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IPFS News Link • Surveillance

The Citizen App: A Questionable Idea That Could Go Horribly Wrong

• Organic Prepper - Aden Tate

Here in America, we already have facial recognition cameras, traffic cameras, and police cameras watching us 24/7. The Daily Mail reports security cameras record the typical American 238 times a week. And should something terrible happen, such as a fire, burglary, or murder, it's only a matter of time before news agencies show up with their cameras.

Now, add civilians to the mix, spending all day with the sole goal of filming local events. Imagine your family members or co-workers running off to crime scenes or horrific car accidents at the urging of an app on their phone. 

Meet the Citizen App

Citizen relaunched the app (first launched as Vigilante and quickly removed from the Apple App store over safety concerns) in 2020. Citizen recruits people in select cities to keep their phones at the ready should there be an emergency alert sent out by the app. Should an alert be sent, the user gets to the scene as quickly as possible and begins filming. Citizen pays $200 a day to these "field team members."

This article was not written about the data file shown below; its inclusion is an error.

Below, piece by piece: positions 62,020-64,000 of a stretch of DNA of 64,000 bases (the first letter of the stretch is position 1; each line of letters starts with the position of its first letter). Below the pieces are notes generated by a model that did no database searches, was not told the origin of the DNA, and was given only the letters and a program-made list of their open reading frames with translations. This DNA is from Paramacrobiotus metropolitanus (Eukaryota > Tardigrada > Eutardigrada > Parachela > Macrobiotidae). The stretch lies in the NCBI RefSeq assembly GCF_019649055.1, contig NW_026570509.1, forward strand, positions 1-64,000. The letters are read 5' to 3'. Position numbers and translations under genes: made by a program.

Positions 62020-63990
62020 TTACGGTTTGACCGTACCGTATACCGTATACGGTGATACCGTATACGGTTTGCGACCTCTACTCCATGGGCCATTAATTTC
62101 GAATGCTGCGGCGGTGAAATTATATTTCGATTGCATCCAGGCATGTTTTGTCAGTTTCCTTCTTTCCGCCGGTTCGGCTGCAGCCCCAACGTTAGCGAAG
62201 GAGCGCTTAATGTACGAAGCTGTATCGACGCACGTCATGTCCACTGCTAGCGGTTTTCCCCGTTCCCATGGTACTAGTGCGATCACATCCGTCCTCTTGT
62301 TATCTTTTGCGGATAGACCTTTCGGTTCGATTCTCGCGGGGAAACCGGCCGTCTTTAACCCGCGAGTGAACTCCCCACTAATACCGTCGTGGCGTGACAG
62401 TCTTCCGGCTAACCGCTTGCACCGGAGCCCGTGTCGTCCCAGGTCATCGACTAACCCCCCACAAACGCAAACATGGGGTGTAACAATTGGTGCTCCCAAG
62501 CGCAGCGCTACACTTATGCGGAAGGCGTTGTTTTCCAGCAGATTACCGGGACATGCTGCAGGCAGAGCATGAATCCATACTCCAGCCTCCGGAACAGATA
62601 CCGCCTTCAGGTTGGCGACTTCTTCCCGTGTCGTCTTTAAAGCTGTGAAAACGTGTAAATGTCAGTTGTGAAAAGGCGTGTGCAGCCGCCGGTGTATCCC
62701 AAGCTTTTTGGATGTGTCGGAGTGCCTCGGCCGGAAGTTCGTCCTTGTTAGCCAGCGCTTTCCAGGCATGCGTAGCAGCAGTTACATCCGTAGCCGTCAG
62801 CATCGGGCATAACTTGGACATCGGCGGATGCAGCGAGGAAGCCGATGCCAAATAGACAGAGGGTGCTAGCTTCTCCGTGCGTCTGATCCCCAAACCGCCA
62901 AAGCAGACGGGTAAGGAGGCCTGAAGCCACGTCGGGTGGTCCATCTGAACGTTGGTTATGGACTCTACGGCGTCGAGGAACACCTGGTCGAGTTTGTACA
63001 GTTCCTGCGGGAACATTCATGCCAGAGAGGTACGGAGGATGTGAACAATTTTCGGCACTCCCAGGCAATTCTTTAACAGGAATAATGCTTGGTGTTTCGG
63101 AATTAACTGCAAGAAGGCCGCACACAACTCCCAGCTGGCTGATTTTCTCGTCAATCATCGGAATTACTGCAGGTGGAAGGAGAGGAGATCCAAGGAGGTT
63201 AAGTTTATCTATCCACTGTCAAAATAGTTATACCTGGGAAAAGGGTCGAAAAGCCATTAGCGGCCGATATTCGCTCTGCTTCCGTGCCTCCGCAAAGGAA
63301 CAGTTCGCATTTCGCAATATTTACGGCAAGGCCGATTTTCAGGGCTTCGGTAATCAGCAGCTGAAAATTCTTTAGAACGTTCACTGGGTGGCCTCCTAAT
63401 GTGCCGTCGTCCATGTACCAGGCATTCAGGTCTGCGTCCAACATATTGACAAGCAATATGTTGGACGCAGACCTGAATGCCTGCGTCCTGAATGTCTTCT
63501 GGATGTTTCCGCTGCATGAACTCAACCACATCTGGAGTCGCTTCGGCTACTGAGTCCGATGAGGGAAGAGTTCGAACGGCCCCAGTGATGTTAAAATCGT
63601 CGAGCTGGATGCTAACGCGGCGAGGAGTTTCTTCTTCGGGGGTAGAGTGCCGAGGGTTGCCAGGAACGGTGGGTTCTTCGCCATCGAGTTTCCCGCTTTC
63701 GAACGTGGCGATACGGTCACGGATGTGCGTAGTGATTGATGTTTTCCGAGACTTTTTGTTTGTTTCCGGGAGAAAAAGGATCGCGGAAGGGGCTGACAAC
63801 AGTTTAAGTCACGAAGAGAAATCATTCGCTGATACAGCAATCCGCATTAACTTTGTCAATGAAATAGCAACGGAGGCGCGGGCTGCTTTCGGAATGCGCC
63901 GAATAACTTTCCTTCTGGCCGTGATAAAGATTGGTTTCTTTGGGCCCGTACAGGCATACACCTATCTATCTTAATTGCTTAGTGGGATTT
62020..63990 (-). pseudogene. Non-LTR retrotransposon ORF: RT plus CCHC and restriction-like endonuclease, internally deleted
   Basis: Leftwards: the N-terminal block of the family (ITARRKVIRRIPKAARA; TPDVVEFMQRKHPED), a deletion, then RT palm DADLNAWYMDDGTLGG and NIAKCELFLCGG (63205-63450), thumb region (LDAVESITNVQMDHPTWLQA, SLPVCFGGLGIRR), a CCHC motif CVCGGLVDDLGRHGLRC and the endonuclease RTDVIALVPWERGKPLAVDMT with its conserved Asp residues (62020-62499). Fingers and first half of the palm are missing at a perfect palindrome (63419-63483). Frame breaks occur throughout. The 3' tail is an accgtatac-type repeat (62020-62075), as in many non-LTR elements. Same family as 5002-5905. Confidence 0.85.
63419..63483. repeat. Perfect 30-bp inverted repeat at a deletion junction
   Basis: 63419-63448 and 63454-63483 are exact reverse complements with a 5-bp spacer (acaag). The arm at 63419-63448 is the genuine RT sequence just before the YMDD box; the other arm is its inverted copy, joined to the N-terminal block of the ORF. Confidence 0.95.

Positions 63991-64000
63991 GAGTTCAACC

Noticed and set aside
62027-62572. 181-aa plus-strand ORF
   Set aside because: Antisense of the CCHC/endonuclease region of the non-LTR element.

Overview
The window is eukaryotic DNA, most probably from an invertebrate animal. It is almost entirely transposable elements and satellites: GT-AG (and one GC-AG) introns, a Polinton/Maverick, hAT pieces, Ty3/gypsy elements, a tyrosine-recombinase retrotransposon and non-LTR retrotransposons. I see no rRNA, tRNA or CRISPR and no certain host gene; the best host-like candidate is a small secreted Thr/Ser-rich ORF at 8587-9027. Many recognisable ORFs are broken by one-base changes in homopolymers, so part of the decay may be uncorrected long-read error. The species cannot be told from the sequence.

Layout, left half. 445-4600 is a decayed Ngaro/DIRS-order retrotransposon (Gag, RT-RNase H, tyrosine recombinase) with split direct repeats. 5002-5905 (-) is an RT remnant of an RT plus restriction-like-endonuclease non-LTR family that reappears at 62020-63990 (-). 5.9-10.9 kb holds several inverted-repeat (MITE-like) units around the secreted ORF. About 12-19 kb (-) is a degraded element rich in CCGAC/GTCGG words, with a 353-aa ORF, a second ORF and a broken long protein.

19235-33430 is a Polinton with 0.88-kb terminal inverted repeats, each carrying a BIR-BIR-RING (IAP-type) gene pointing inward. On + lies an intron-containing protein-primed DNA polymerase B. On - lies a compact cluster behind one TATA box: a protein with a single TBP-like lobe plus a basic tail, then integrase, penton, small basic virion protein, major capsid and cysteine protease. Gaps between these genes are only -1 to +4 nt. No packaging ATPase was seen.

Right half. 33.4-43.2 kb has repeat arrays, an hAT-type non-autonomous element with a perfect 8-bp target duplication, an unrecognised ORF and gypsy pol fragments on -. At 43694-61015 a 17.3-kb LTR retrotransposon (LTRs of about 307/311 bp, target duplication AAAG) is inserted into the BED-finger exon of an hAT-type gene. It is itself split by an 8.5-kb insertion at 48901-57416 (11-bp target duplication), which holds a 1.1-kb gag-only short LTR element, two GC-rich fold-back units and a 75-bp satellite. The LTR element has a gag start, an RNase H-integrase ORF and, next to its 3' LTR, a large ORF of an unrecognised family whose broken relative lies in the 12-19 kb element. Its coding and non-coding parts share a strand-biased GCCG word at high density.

According to Citizen, this helps to make for a safer community. Other app users will now have live intel on events happening around them and make appropriate safety decisions. Citizen uses radio antennas to monitor the 911 communications in several major cities. As of this writing, there are over 60 cities covered, including:











Los Angeles

Miami-Dade County

Minneapolis-St. Paul

New York City

San Diego


Could the Citizen App be beneficial?

The app is ever-growing in popularity as well, with over 7 million users. The Citizen app will only prove to be more effective as time goes on. It has to have a broad user base, or else the whole thing crumbles. It doesn't do too much good if only three people in America are helping to give you real-time video footage.